Orion’s Sword

Orion’s Sword

Orion, other than the Big Dipper, is by far the easiest constellation to spot in the sky, especially during the winter. The picture at the left is Orion as will be seen on January 31 about 7:30 pm from San Angelo, looking to the southeast. It will gradually move toward the southwest.

We are going to strike Orion below the belt. That’s where we’ll find his sword. While it may look like only three faint stars to our eyes, Orion’s Sword reveals a lot of bling through binoculars.[1] The three stars of Orion’s Belt jump out at you midway between Orion’s two brightest stars, Betelgeuse and Rigel, which are two of the brightest stars in the sky. Once you find the Belt stars, you can also locate the Orion Nebula, otherwise known as M42, a stellar nursery where new stars are being born.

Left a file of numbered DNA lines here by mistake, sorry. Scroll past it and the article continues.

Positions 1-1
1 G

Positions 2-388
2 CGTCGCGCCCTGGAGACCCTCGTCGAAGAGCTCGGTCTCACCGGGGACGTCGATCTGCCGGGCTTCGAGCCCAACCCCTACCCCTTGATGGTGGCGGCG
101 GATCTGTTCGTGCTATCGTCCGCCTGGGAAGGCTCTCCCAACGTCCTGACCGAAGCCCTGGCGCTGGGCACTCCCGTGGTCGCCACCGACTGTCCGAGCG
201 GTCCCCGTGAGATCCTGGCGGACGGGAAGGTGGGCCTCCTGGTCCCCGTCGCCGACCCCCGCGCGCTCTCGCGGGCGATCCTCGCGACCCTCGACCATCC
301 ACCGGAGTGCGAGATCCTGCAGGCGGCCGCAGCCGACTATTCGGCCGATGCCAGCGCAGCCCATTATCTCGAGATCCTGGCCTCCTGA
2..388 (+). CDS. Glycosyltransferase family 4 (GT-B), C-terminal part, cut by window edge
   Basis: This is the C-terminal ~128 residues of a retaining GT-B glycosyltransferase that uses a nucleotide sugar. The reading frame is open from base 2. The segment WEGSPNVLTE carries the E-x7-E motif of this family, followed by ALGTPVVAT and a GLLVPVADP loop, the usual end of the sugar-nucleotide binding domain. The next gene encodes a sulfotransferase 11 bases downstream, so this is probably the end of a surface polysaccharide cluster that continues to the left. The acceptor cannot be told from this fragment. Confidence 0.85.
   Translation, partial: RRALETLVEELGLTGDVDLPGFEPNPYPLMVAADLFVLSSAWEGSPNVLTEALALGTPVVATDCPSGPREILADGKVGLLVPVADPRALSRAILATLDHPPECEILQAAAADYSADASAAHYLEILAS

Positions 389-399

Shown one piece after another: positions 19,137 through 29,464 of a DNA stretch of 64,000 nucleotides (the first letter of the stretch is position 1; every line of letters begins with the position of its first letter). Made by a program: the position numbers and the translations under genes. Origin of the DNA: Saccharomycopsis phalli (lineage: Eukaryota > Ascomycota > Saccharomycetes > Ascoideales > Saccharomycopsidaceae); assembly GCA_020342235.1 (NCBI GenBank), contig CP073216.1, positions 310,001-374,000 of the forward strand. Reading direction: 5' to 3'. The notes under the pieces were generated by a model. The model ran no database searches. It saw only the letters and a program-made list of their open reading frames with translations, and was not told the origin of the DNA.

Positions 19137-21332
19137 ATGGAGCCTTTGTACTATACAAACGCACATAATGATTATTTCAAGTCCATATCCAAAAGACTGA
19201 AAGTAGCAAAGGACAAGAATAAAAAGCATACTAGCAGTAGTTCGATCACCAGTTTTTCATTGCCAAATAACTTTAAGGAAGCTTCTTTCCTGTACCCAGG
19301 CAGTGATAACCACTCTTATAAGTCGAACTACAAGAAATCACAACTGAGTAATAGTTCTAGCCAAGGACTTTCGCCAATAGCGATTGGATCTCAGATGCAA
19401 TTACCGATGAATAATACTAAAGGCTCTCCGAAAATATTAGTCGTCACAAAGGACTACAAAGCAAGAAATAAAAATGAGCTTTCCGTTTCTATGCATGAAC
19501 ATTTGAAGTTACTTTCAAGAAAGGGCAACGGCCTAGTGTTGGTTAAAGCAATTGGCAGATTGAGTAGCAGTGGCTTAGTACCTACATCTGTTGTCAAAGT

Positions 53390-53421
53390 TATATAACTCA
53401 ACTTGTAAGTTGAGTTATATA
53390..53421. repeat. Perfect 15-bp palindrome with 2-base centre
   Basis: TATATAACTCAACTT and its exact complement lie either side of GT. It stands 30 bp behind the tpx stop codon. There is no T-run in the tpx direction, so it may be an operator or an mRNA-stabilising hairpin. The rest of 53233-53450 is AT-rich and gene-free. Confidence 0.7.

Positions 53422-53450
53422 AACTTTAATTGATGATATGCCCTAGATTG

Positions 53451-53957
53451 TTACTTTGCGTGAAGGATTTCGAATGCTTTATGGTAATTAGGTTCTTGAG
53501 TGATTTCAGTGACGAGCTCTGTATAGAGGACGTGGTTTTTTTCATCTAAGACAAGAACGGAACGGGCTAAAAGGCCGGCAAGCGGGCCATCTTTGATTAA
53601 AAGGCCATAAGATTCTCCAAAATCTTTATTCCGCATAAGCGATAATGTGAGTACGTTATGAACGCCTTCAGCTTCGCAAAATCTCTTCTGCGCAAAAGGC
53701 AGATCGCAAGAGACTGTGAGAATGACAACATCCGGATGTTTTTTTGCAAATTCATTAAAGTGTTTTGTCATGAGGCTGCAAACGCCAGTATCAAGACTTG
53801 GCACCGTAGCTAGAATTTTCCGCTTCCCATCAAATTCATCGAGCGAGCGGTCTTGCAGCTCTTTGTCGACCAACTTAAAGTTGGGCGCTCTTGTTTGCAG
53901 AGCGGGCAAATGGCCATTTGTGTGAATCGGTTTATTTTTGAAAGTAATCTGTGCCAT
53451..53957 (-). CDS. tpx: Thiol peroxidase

The middle “star” of the sword is actually the Orion Nebula, a huge cloud of glowing hydrogen gas. Such clouds are interstellar maternity wards,” where dense pockets of gas and dust are giving birth to new stars. The Orion Nebula has already spawned more than a thousand stars, and more are still to come. Many of these stars are incredibly hot, emitting lethal levels of ultraviolet radiation.

Just for fun, do a Google search for Orion Nebula. A good one is on EarthSky (http://earthsky.org/space/orion-nebula-jewel-in-orions-sword).

[1] Phil Harrington, “Binocular Universe,” Astronomy (65, 2, February 2017), p. 70

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